Make us your home page
Working | Delaying retirement

Retirement in stages benefits both companies and employees

NEW YORK — Not ready to retire just yet? Consider asking your boss if you can work part-time or telecommute.

A study by Hewitt Associates found 61 percent of U.S. companies have or will develop programs that let workers retire in stages. The programs are intended to hold onto the experience of baby boomers, and ease the difficulty of replacing their skills. The study included 140 midsize and large-size companies.

"With the rising tide of boomer retirees, employers will be losing key talent at a time when attracting and retaining skilled workers will be more important than ever," said Allen Steinberg, a principal at Hewitt Associates, a human resources consulting firm.

Retaining worker experience and skills was cited as the most important reason for offering such programs by 72 percent of companies.

Companies also said offering phased-retirement eases the difficulty of replacing talent, and helps with the transfer of key skills from experienced to inexperienced workers.

Still, although about half of the companies said that such programs are in place, only 5 percent said the programs were formalized.

"It's the type of situation where you wrap your arms around someone and make an ad hoc, one-on-one arrangement," Steinberg said.

Now that there's a great migration of baby boomers out of the work force, however, companies are realizing the need for a more systemic approach, Steinberg said.

Two-thirds of companies said offering part-time work year-round was the most effective way to keep workers who are near retirement. Another strategy was giving workers access to retirement benefits while still employed.

Some are even reconsidering policies that ban rehiring retirees, according to the Hewitt study.

Workers are more open to striking a deal, too.

Numerous studies have shown that longer lives and escalating costs mean workers aren't saving enough for retirement.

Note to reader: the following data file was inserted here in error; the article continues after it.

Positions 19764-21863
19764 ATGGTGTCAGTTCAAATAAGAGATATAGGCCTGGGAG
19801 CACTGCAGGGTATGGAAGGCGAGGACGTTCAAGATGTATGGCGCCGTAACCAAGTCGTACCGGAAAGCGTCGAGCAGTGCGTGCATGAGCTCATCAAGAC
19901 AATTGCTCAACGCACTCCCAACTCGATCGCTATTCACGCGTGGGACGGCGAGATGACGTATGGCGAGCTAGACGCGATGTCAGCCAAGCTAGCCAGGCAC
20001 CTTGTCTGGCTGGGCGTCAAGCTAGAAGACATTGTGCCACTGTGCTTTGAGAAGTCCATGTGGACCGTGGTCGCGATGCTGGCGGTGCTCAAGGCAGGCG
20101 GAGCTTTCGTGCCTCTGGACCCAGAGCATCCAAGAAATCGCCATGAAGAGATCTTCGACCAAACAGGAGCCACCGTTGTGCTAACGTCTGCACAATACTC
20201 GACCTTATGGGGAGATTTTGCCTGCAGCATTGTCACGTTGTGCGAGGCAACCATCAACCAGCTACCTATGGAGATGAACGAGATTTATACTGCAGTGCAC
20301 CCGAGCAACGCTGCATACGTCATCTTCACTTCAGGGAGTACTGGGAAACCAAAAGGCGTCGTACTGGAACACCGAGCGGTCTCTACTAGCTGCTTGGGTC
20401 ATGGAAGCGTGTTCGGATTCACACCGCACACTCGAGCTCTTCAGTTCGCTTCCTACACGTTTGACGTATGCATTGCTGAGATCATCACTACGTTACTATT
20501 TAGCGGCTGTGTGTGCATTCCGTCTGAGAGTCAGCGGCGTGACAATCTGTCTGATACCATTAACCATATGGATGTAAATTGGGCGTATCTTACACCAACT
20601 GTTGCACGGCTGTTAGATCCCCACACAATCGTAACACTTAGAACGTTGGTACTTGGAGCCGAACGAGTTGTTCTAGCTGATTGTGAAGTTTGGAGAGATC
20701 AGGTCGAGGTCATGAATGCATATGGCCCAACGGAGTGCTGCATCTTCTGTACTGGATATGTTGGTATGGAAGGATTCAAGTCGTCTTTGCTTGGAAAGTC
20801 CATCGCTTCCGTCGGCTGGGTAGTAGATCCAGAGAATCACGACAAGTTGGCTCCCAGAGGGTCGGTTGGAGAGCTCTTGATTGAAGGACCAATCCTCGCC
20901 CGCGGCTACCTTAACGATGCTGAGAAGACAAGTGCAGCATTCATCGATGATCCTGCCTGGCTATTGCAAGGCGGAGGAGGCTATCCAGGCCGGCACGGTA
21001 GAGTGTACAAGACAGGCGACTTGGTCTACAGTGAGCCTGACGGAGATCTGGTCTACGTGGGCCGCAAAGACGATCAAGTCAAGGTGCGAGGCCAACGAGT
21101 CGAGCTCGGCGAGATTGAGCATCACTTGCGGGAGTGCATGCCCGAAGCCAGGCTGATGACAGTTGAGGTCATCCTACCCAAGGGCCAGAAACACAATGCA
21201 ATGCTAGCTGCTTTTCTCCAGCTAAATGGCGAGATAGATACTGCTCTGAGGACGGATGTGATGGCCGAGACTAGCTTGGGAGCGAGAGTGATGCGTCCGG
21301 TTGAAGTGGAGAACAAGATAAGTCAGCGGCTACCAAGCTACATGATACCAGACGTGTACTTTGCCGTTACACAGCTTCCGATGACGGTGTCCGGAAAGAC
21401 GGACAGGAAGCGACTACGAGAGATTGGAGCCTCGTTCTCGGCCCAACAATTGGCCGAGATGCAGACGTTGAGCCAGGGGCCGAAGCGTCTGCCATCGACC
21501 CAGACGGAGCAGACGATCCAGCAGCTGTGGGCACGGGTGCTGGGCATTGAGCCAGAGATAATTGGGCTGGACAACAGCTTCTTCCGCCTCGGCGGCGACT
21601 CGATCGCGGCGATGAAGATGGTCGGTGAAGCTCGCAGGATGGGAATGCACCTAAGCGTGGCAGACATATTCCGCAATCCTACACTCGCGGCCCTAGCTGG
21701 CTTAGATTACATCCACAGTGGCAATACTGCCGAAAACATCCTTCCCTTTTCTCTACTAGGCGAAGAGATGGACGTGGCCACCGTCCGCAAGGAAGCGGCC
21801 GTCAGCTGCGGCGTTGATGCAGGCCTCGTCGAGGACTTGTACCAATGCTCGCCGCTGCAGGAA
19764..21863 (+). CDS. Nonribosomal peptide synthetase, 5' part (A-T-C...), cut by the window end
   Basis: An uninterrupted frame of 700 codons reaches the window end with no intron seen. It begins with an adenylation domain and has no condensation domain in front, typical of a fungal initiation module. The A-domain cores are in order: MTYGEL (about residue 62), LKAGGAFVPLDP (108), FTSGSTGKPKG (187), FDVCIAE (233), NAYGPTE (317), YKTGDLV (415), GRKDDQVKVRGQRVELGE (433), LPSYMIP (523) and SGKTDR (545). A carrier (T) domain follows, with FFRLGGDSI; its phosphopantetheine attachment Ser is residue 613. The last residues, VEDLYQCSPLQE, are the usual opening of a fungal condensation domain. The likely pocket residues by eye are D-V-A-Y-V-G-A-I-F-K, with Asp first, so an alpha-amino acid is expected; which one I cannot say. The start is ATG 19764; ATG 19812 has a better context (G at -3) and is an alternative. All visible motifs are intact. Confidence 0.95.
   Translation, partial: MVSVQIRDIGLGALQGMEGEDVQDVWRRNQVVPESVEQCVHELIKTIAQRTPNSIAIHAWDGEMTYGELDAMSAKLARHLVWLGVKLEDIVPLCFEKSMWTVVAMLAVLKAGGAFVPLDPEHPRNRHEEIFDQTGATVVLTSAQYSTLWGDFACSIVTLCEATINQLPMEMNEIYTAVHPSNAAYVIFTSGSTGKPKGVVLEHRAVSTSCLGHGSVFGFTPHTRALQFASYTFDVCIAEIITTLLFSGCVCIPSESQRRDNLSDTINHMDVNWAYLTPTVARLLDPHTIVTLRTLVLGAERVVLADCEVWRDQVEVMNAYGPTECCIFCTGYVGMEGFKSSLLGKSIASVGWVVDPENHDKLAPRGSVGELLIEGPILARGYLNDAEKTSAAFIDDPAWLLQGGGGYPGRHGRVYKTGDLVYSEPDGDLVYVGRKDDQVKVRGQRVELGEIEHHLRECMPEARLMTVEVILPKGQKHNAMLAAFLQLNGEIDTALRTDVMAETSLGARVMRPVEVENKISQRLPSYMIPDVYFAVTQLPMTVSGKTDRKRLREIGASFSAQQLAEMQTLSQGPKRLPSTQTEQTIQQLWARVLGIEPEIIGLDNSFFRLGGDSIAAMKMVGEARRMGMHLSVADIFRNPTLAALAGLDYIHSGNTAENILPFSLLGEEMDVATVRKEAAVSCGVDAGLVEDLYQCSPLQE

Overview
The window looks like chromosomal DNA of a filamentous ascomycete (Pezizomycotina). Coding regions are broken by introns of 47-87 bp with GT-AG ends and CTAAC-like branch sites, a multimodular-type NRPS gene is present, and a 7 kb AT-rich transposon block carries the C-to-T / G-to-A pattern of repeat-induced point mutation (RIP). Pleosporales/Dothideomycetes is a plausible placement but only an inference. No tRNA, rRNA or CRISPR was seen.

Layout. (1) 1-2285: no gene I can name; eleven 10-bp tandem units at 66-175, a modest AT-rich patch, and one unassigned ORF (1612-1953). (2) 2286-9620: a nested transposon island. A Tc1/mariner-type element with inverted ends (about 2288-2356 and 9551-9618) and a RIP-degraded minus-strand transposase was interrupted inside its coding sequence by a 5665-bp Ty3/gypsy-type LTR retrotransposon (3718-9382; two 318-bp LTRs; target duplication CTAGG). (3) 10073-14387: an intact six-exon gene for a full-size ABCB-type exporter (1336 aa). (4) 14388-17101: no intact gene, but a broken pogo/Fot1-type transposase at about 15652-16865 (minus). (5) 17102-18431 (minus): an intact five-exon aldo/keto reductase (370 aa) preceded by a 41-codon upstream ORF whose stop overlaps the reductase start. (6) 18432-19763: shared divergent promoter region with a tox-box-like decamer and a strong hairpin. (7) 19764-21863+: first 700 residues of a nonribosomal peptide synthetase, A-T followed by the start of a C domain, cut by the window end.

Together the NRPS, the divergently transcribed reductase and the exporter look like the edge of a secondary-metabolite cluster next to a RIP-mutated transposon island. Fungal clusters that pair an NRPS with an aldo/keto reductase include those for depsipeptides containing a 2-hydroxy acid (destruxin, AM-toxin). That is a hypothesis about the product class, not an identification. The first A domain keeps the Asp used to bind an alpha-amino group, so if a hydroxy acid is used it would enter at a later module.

"We may be at a very opportune point where employer and employee interests are converging," Steinberg said.

A study in July by the Employee Benefit Research Institute found incentives such as flexible work arrangements, a bump in pay or even more meaningful work could convince workers to delay retirement. The study looked specifically at aerospace and defense industry workers.

Sixty-one percent of retirees in the study said they would have been open to delaying retirement, but only 26 percent said they were approached by employers to do so.

Retirement in stages benefits both companies and employees 08/21/08 [Last modified: Tuesday, November 2, 2010 1:32pm]
Photo reprints | Article reprints

Copyright: For copyright information, please check with the distributor of this item, Associated Press.

Join the discussion: Click to view comments, add yours

  1. Pinellas construction licensing board needs to be fixed. But how?

    Local Government

    LARGO –– Everyone agrees that the Pinellas County Construction Licensing Board needs to be reformed. But no one agrees on how to do it.

    Rodney Fischer, former executive director of the Pinellas County Construction Licensing Board Rodney, at a February meeting. His management of the agency was criticized by an inspector general's report. [SCOTT KEELER   |   Times]

  2. New owners take over downtown St. Petersburg's Hofbräuhaus


    ST. PETERSBURG — The downtown German beer-hall Hofbräuhaus St. Petersburg has been bought by a partnership led by former Checkers Drive-In Restaurants president Keith Sirois.

    The Hofbrauhaus, St. Petersburg, located in the former historic Tramor Cafeteria, St. Petersburg, is under new ownership.

  3. Boho Hunter will target fashions in Hyde Park


    Boho Hunter, a boutique based in Miami's Wynwood District, will expand into Tampa with its very first franchise.

    Palma Canaria bags will be among the featured items at Boho Hunter when it opens in October. Photo courtesy of Boho Hunter.
  4. Gallery now bringing useful art to Hyde Park customers


    HYDE PARK — In 1998, Mike and Sue Shapiro opened a gallery in St. Petersburg along Central Ave., with a majority of the space dedicated to Sue's clay studio.

     As Sue Shapiro continued to work on her pottery in St. Petersburg, her retail space grew and her studio shrunk. Now Shapiro's is bringing wares like these to Hyde Park Village. Photo courtesy of Shapiro's.
  5. Appointments at Raymond James Bank and Saint Leo University highlight this week's Tampa Bay business Movers & Shakers



    Raymond James Bank has hired Grace Jackson to serve as executive vice president and chief operating officer. Jackson will oversee all of Raymond James Bank's operational business elements, risk management and strategic planning functions. Kackson joins Raymond James Bank after senior …

    Raymond James Bank has hired Grace Jackson to serve as executive vice president and chief operating officer. [Company handout]